Transforming product descriptions into the beauty industry’s online sales assistants

Ed Bussey

CSO, Content

The retail sector has undergone an accelerated transition to eCommerce in recent months – an evolution which appears likely to prove permanent, as consumer shopping habits are transformed forever. While online beauty retailers stand to reap huge potential benefits from this new economic order, growing competition and escalating consumer choice will also intensify the battle for conversions. And in the online sphere, there are no helpful shop assistants to guide consumers through the vast array of products on offer. In their place, it falls to product descriptions to fulfill this essential role – helping shoppers to make purchasing decisions and nudging them (gently) towards conversion.

The hundreds (or thousands) of humble product descriptions on your website are rather like a Roman army: small taken one by one, but their combined impact is decisive. They can mean the difference between capturing, or discouraging, innumerable potential customers. Effective product descriptions will mean the difference between capitalising on all the effort (and money) spent on bringing those customers to your site – whether through ATL advertising, display ads, paid search, or email campaigns – or simply losing them at the final ‘hurdle’ in the shopping journey. A leaky purchase funnel is every retailer’s nightmare. But how best to craft persuasive product descriptions for beauty brands? What do consumers want to know? And what information makes them more likely to buy?

Product details & benefits

We recently assessed the pre-purchase content of a cross-section of beauty industry websites, from cosmetics and skincare brands to marketplaces, assigning an Ecommerce Content Score to each. A key consideration of the assessments is the quality of product detail provided. Some beauty websites really excel in this area, but a staggering 64% are compromising their conversion rates by publishing incomplete product descriptions.

In our assessment, high-scoring examples included La Roche Posay. The listing for this brand’s ‘Anthelios ultra-light body mist’ covers all the bases, with a clear product image and a detail-rich description, including useful advice on applications. With up to 91% of shoppers consulting online reviews before making a purchase, providing easily accessible product reviews from existing customers is an additional way to boost confidence while providing further details about the product – and La Roche Posay does this, too.

La Roche Posay Anthelios Ultra-Light Mist

Details on product ingredients and potential allergens have become absolutely critical for the skincare and cosmetics sector, especially in the context of growing consumer awareness of chemicals and increasingly stringent regulations on labeling requirements. Unsurprisingly, consumers expect to see this information presented clearly and concisely on retail sites.  Charlotte Tilbury, a strong performer in our assessment, sets a stellar example– not only clearly listing all ingredients, but also offering a bulleted list with further information about each. For example, in the following listing for its ‘Supermodel Body Highlighter’ it explains the respective attributes of ingredients such as Wild Pansy Extract and Rosehip oil, noting that the latter is ‘a source of natural linoleic acid to help revitalise the appearance of skin.’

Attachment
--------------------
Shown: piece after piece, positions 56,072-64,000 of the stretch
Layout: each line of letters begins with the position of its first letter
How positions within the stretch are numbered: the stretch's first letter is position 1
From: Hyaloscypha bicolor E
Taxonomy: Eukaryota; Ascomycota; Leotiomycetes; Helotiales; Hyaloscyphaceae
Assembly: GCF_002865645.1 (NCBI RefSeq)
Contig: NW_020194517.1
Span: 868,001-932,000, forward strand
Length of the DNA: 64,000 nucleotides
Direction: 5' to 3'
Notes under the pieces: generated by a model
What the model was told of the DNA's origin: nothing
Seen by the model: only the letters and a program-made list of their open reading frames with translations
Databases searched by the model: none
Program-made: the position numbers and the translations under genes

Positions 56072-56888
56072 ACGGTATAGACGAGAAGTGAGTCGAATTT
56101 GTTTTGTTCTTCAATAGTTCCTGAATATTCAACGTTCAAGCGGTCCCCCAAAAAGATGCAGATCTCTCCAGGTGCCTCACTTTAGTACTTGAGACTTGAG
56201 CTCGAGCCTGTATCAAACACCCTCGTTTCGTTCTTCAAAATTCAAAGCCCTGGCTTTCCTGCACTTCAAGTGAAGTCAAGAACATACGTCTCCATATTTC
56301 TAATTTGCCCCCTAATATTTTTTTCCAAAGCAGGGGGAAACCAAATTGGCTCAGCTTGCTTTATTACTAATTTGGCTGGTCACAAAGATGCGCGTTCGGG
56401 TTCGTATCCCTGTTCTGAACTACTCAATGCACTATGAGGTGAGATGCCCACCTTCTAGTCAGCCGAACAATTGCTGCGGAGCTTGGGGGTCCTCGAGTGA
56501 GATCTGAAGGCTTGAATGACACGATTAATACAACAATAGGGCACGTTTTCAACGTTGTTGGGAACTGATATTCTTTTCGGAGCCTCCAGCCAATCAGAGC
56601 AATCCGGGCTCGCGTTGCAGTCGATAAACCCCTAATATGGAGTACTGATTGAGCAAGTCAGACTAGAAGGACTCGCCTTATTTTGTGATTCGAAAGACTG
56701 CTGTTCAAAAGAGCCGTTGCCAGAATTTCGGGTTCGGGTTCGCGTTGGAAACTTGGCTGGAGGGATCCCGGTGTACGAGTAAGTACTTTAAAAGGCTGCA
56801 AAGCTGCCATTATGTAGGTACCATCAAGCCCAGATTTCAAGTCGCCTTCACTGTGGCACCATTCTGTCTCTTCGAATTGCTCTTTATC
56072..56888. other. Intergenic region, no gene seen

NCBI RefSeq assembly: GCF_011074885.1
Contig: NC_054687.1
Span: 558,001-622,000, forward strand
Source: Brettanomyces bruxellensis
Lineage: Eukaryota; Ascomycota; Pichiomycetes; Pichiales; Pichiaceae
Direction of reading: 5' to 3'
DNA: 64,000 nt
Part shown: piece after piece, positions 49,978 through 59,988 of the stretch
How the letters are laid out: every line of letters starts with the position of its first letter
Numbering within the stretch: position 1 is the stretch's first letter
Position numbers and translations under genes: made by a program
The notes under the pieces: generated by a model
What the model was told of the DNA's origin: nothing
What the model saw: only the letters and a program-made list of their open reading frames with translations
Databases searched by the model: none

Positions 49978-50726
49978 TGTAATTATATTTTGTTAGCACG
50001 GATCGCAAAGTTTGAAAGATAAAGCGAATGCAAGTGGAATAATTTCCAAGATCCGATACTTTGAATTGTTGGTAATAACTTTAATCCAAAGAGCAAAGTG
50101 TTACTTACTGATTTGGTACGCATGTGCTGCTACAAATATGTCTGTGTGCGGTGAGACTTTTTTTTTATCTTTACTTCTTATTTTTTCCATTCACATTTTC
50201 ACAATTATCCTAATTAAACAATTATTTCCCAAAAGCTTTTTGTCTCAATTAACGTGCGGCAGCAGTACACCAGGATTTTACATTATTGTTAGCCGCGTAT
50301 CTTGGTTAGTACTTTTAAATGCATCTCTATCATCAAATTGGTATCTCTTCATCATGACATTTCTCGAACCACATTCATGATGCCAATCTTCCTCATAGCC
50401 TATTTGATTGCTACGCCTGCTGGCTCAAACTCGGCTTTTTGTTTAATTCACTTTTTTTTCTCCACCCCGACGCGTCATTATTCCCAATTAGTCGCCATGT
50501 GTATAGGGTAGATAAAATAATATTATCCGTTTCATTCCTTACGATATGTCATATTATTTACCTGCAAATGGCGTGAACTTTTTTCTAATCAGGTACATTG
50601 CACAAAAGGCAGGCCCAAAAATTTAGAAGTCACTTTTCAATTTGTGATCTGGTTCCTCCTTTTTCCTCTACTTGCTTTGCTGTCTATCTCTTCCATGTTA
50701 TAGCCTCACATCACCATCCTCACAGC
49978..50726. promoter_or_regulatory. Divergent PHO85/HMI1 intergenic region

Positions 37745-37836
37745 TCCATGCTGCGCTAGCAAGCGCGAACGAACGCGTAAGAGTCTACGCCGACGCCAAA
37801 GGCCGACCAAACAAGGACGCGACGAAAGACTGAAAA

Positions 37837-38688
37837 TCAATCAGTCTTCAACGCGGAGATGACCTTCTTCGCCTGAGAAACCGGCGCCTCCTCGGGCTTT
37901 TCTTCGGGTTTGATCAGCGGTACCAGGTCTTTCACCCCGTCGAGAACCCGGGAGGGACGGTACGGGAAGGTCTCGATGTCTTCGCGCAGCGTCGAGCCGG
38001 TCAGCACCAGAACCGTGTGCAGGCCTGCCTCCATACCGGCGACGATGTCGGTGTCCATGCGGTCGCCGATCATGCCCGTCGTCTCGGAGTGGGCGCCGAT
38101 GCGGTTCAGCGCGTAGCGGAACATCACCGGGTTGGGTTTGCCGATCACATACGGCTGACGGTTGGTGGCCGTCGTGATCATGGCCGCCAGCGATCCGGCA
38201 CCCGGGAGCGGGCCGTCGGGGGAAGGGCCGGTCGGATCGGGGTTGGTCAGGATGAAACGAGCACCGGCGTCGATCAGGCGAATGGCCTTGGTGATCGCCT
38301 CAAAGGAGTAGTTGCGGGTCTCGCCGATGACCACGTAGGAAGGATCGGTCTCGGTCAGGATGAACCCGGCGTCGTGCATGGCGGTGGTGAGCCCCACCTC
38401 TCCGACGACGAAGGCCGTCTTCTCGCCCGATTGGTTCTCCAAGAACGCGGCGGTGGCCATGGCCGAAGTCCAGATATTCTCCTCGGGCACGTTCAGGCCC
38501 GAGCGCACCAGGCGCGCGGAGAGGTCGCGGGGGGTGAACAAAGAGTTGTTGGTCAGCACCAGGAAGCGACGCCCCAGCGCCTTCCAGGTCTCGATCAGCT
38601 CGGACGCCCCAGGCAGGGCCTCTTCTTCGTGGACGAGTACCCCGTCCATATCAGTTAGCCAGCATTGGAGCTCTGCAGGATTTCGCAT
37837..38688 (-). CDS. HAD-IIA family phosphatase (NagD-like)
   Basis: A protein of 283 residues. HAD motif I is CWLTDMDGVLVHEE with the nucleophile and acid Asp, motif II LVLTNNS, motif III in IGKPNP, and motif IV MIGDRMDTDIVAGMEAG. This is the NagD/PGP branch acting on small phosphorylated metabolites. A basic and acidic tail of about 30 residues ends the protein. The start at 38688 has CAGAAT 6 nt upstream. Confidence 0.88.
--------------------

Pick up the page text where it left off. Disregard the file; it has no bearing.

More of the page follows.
Charlotte Tilbury’s reference to ‘revitalising the skin’ highlights another key element of product descriptions that convert – persuasively setting out a product’s unique benefits in much the same way as a sales assistant would. Such compelling advice can still be imparted online, as the Olay Regenerist series ably demonstrates. Olay’s 3 Point Firming Anti-Ageing Cream Moisturiser ‘regenerates skin’s surface cells and delivers anti-aging ingredients 10 layers deep into skin’s surface to help retain its youthful look’, further backing up this benefit with powerful clinical trial statistics.

Health & wellbeing

As a recent Nielsen study has revealed, the beauty consumers of today are more ‘informed, engaged and connected than ever before’ and see beauty and wellness as largely interchangeable – with a greater focus on holistic beauty. In the face of a global pandemic the drive for better health remains an enduring motivator for everyone and the most effective product descriptions will reflect this. Infusing product descriptions with information on prospective benefits to consumers’ health and well-being, will help strengthen the impetus to buy.